I think they directed all the TV chefs to be like Bobby Flay. I really think they groomed them all the same way or had some kind of formula they thought would work. If watched the early days you could tell they used the same studio set up with basic fixture changes...and all the chefs were demographically picked, young, handsome and a bit of a dick as I'm sure they (FN) thought that attracted women.

                                                      Once Ming moved to PBS it was like night and day. His own sensibilities came out and he seemed low key and wel...normal.

                                                      5 Replies
                                                      1. re: ML8000

                                                        flay has become more likable and less a@#hole-y over time, imo.

                                                        1. re: ML8000

                                                          I know what his name sounds like in Chinese (sounds like "famous dish" in Chinese). Does anyone know what his name actually means in Chinese?

                                                          1. re: Ericandblueboy

                                                            Ming is my favorite celebrity chef. His Blue Ginger cookbook gets a lot of use in my house and I have a season of Simply Ming dvd's.
                                                            I read recently in the book How I Learned to Cook that he has an engineering degree from Yale.
                                                            The only thing that bugs me a little is that he constantly prefaces comments to the audience with "o.k. guys," as in "o.k. guys, let's not forget to add the ...."

                                                            1. re: tofuburrito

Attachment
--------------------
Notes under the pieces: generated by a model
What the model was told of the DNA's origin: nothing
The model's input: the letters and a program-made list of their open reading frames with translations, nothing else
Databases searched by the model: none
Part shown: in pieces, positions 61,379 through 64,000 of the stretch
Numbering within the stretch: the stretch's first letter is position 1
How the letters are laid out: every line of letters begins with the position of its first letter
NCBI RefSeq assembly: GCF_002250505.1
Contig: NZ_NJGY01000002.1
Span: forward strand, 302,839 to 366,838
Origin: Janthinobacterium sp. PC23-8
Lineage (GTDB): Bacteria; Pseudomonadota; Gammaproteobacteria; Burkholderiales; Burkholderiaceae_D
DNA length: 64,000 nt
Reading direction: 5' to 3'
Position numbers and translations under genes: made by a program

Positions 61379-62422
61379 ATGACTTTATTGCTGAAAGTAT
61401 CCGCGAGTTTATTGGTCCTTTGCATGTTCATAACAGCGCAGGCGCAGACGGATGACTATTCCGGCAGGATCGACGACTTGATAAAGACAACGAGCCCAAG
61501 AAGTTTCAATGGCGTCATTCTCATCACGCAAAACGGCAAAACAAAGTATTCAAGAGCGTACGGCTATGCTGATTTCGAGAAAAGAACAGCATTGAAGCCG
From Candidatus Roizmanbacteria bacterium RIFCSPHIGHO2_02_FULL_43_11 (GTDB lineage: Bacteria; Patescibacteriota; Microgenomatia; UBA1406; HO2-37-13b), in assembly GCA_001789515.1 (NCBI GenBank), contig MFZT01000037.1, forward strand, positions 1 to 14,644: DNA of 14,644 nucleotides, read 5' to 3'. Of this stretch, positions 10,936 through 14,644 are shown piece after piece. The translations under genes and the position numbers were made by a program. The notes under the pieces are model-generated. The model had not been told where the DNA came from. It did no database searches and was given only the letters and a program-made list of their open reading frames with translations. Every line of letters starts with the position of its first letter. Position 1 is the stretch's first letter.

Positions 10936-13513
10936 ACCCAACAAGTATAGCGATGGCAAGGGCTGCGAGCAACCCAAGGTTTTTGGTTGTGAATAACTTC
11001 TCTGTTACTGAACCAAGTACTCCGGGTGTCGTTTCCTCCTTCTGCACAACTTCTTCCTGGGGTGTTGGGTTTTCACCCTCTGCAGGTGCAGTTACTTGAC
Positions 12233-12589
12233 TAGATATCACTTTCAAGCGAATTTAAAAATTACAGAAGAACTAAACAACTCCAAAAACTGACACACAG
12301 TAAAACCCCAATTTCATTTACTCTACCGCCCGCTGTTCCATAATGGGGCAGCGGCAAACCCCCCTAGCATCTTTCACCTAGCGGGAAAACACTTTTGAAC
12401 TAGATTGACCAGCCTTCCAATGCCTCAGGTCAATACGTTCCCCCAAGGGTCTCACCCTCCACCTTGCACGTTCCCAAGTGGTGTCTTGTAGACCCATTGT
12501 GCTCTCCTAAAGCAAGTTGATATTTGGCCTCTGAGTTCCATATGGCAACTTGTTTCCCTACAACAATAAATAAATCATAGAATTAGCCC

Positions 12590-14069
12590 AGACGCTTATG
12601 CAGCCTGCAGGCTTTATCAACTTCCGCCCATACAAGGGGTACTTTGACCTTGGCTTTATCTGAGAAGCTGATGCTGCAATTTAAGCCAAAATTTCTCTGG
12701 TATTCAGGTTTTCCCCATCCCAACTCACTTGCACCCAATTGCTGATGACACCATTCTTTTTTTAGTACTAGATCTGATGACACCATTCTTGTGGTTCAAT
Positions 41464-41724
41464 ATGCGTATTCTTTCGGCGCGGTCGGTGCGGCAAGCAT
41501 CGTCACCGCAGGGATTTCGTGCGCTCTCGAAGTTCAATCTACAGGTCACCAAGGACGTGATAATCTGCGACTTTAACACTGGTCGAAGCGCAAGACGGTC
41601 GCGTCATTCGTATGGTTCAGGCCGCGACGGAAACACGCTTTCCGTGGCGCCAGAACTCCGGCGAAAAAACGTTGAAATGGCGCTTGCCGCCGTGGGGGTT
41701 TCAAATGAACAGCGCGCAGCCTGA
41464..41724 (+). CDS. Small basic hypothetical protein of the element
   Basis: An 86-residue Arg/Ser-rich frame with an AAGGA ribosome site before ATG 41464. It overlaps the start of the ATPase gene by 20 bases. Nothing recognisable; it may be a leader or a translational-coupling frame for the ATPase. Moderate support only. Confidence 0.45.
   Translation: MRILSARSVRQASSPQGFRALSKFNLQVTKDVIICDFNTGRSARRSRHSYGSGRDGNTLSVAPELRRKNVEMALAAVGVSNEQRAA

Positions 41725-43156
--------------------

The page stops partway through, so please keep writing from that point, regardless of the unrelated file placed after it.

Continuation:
I'll see you on the "guys" and raise you the "sav vignon" (sew vignon is closer to correct pronunciation) plus slurping the wine into a mouth full of food and swishing it, then talking before swallowing.

                                                              We ate at Blue Ginger once (he wasn't there) - it was good but not so much that I remember what I had. Definitely pricey for the portion size.
                                                              For the money, there are better meals to be had in the Boston area.

                                                            2. re: Ericandblueboy

                                                              According to Wikipedia his Chinese name is 蔡明昊 (Cài Mínghào). Means something like "clear skies"…

                                                          2. Here are some comments I made back earlier this year on a previous thread about my experiences at Blue Ginger and meeting Ming Tsai in person that evening. The archived thread also has some follow-up responses to others, as well as other insights from others: